Here’s a million-dollar piece of advice: For all of you who are still belittling yourselves with “future photographer,” or “photographer-to-be,” or “up-and-coming” — you name it — stop that right now. You either are or you aren’t. If you aren’t, you better fake it ‘til you make it. We all start somewhere, and that’s totally OK.

There’s little worse than being a poor photographer (or poor at anything you do). But being a poor “future photographer” is certainly a part of that “little worse.” It’s much, much worse. You’ll never wake up one morning and go, “Now I’m a photographer. Time to order new cards.” You’ll look back after three or four years and think to yourself, “I guess now I’ve really been a photographer.” For the time being, quit beating around the bush. You should always take yourself more seriously than your clients do. The minute you stop doing that is the minute you stop growing. Dream it, own it, become it, or go home.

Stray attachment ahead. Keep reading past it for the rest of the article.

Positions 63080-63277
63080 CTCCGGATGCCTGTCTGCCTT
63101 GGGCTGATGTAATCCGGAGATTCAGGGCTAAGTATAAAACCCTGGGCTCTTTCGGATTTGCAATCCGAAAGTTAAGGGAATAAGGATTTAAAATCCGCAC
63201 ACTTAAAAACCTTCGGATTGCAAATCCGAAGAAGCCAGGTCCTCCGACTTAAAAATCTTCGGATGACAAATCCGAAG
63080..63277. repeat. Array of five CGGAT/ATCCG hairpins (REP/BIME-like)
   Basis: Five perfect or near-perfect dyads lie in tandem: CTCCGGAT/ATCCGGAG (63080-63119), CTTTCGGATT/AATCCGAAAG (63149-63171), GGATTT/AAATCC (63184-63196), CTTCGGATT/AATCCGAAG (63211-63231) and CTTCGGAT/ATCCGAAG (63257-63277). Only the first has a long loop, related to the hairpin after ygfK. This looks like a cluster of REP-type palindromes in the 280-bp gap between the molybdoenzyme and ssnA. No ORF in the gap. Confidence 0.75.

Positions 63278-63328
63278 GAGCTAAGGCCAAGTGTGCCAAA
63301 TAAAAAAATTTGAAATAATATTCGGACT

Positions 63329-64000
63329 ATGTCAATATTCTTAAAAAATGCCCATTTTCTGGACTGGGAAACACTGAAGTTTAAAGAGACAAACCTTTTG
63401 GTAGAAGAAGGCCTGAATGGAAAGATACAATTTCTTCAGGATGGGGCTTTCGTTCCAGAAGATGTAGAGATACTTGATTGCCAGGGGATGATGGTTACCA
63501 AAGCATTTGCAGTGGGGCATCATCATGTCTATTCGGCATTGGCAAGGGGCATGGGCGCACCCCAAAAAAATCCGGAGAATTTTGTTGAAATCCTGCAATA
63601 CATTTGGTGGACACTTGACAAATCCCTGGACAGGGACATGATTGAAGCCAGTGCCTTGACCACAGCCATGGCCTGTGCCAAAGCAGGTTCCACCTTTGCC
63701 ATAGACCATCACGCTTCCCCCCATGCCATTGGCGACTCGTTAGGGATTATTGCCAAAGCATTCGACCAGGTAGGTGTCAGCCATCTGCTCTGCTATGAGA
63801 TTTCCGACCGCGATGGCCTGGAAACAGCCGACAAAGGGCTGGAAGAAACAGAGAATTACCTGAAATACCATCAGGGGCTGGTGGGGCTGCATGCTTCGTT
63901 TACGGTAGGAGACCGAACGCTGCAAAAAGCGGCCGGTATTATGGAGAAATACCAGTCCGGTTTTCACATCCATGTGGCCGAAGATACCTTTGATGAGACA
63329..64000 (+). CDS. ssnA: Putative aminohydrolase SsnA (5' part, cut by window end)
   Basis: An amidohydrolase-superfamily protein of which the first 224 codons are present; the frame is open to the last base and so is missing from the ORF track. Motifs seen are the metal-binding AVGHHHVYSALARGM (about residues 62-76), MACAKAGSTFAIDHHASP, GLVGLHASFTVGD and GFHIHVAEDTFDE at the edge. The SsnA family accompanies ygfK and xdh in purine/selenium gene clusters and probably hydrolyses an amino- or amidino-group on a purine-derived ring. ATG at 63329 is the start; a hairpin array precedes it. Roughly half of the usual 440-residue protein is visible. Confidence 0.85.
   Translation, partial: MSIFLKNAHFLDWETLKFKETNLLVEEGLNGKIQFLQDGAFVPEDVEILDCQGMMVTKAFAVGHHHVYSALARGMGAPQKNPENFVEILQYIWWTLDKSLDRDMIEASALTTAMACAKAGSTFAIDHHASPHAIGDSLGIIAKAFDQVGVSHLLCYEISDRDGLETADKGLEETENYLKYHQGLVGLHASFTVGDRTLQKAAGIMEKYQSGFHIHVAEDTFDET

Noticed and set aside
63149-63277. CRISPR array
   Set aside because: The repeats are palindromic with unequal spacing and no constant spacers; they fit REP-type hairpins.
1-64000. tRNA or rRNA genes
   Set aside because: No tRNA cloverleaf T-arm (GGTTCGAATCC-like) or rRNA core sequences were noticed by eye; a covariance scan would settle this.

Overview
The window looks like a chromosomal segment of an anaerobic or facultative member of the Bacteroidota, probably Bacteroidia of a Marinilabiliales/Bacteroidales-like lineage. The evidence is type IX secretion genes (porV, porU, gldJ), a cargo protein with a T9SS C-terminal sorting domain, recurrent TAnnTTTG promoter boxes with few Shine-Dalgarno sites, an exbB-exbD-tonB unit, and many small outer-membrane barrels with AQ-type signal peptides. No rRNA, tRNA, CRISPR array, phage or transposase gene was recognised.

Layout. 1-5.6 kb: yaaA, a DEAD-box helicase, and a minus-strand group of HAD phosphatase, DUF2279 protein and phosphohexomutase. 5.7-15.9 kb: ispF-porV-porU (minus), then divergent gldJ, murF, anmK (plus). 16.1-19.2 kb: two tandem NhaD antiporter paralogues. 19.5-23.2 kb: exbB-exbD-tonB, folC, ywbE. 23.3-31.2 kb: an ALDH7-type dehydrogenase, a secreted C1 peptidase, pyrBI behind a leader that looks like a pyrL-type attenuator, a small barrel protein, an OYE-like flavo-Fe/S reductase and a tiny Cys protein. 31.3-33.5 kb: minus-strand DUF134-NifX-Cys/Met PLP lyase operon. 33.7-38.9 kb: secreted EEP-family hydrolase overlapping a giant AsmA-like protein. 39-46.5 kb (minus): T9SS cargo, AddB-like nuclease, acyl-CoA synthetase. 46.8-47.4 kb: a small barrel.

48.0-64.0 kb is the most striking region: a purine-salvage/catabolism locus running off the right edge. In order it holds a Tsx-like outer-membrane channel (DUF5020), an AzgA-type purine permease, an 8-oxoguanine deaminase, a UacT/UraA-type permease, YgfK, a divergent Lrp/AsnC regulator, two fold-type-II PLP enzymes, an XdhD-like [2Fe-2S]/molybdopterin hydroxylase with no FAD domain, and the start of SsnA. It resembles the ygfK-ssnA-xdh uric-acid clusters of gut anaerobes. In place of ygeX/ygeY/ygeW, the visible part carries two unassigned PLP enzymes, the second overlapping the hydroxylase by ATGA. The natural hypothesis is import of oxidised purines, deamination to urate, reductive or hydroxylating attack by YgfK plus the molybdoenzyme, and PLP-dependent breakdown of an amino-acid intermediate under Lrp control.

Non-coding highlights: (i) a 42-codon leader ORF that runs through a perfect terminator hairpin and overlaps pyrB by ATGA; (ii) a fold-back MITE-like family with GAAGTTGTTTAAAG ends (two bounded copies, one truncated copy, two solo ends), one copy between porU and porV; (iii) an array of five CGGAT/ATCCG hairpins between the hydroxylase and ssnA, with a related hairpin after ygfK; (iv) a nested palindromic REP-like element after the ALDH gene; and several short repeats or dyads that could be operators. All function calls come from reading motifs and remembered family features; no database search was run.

“Well, crap. I still have 1,500 cards in my closet with a variety of images on them that I ordered last year. What do I do now?”

If we didn’t make these mistakes, life would be too easy. Learn from it, and move on.

A lack of a huge, central photographic interest demands fantastic design. Invest in a great design that can carry your business. Find a company that places as much of an importance on whether or not to emboss, and what kind of paper to use, as they do on the design and logo elements on your cards.

It won’t be cheap. But it’ll be worth much more to you and your business than that fourth or fifth lens you have saved in your B&H Photo cart. Do it once and be done with it. And then good luck to you.